WIth two Michelin stars and its spot on the World's 50 Best list (no. 22), it's no wonder this is one of Tokyo's top dining experiences. Chef Yoshihiro Narisawa's signature dishes mirror nature and reflect his approach to sustainability and protecting the environment. He celebrates Japanese ecosystems throughout his dishes,with nearly all ingredients sourced from Japan and a menu that changes with the seasons.

Narisawa's respect for nature is reflected in how he works directly with local fishermen to source precise amounts to ensure zero food waste. The restaurant was also given the Sustainabie Restaurant award by Asia's 50 Best Restaurants. 

Note that dinner can last up to four hours so be sure to plan accordingly.



2 Chome-3-18 Jingūmae, 渋谷区 Shibuya-ku, Tōkyō-to 150-0001, Japan
At Jimbocho Den, you'll find modern kaiseki at its finest and most playful. Chef Zaiyu Hasegawa is a bit of a rock star amongst foreign travelers and chefs eating out in Tokyo — even more so after earning the 11th spot on the World's 50 Best Restaurants list. He and his wife Emi-san are friendly and accessible, and their meals use a variety of fun and customized props that you've liked seen all over your Instagram feed (Dentucky Fried Chicken with a Happy Meal toy? Dessert served in a "Star Comebacks" cup?).

Den serves one 16,000 yen course. 



2 Chome-26-4 Nishiazabu, Minato-ku, Tōkyō-to 106-0031, Japan
Tucked away near Chokokuji Temple is L’Effervescence, a modern French restaurant that boasts two Michelin stars and a spot on San Pellegrino’s 50 Best Restaurants list. Decorated to feel like a private living room, you’ll find an intimate atmosphere that Chef Shinobu Namae hopes will make people feel happy and relaxed. When it comes to Namae’s kitchen creations, he relies on precise European cooking techniques and seasonal, hard-to-find Japanese ingredients to create signature dishes like wildly delicious deep-fried apple pie with wild boar. Opt for the 11-course tasting menu, which includes show-stopping desserts and plates that pay homage to Namae’s time cooking at The Fat Duck in London. 

10Ginza Kyubey


Japan, 〒104-0061 Tokyo, 中央区Ginza, 8−7−6
Ginza Kyubey is known for consistently serving up some of the best sushi in Tokyo. With super-fresh ingredients made with precision around a 15-seat counter bar and English-speaking chefs, you're bound to have a fantastic experience here. While mostly focused on traditional and pure sushi, the restaurant does add some bright touches like grated yuzu to add an extra pop of flavor.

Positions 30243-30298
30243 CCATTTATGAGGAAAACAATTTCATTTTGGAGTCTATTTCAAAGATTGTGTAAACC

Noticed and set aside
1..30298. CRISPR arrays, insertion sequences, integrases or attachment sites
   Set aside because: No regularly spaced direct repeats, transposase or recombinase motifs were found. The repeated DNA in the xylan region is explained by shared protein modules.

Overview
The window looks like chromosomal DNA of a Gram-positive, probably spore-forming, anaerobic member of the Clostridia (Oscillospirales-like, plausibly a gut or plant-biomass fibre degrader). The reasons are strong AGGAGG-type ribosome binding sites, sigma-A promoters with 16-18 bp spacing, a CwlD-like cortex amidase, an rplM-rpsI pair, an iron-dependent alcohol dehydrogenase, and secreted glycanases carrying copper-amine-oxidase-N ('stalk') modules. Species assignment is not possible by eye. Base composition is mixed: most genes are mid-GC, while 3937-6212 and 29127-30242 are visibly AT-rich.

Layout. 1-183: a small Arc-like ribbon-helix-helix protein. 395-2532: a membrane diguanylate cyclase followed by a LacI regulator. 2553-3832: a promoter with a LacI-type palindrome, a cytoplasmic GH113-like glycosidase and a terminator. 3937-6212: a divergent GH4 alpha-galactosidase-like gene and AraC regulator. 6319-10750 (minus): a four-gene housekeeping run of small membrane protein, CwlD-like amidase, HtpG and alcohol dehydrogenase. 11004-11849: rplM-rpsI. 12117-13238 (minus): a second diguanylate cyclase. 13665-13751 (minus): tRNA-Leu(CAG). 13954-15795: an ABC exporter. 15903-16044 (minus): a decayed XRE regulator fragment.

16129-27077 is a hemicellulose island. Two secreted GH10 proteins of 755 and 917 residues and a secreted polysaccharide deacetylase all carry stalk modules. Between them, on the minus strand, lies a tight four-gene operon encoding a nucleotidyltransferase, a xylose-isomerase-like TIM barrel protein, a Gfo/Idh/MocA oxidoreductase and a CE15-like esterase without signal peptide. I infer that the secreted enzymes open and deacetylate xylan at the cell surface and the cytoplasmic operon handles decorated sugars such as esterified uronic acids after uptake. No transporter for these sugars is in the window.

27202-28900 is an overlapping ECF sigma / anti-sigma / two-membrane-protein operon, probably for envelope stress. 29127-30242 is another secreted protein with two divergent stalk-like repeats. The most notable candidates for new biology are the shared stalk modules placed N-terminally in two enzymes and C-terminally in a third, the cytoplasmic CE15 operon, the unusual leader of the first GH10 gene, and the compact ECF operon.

11Sukiyabashi Jiro


4 Chome-4-2-15 Ginza, Chūō-ku, Tōkyō-to 104-0061, Japan
Jiro Ono (of “Jiro Dreams of Sushi” documentary fame) and his son, Yoshikazu, run the show at Sukiyabashi Jiro, considered one of the best sushi restaurants in Tokyo, if not the world. 

The sushi master serves a 20-course sushi omakase for lunch and dinner (¥30,000/$265) at this three-Michelin starred restaurant in Ginza, where the 10-seat dining room is entered from a basement door next to a GAP in Ginza. As of November 2019, however, it was removed from the Michelin Guide, as it generally doesn’t accept reservations from the general public.

12Sushi Saito


Japan, 〒107-0052 Tokyo, Minato 六本木1-4-5 アークヒルズサウスタワー1F
Sushi Saito has been called “the best sushi restaurant in the world” by renowned chef, Joel Robuchon. Intimate at 7 seats in the entire restaurant, Sushi Saito is located in a parking lot in the Ark Hills development in Tokyo’s Roppongi district. Chef Takashi Saito has a reputation for smaller cuts of fish with a touch more salt in the rice than usual and delicate seasonings. 

However, this amazing sushi experience is only open to a select few. Sushi Saito only accepts reservations from regulars, and other guests must accompany a regular. Even then, regulars must make their reservations six to 12 months in advance. This policy resulted in Michelin stripping the restaurant of its three stars (as it's no longer a restaurant technically open to the public). 

13Sushi Sugita


Japan, 〒103-0014 Tōkyō-to, Chuo City, Nihonbashikakigarachō, 1-chōme−33−6 ビューハイツ日本橋 地下1階
Sugita currently holds the number one spot on Tabelog, Japan's Yelp, a ranking that's taken pretty seriously by Tokyo diners. The title of Tokyo's best sushi restaurant, and best restaurant in general, may be a high bar, but diners at Sugita agree: it's earned it. Not only does the restaurant source incredibly fresh fish each day, Sugita is notable for his impressive knife handling skills — an essential, though often overlooked, component of the world's best sushi. 

The distinction of Tabelog gold means Sugita is one of the most challenging reservations in the city, and like many of Tokyo's top sushi restaurants, newcomers must accompany a regular.

14Daiwa Sushi


6-chōme-3-2 Toyosu, Koto City, Tōkyō-to 135-0061, Japan
If you just can't stomach waiting in line for three-plus hours for sushi (we're looking at you, Sushi Dai), then Sushi Daiwa is a fabulous option for fresh sushi as close as it gets to the source. The 10-piece set menu is 4,400 yen — a steal in a city where sushi omakase can run 25,000 yen and up. 

15Sushi Dai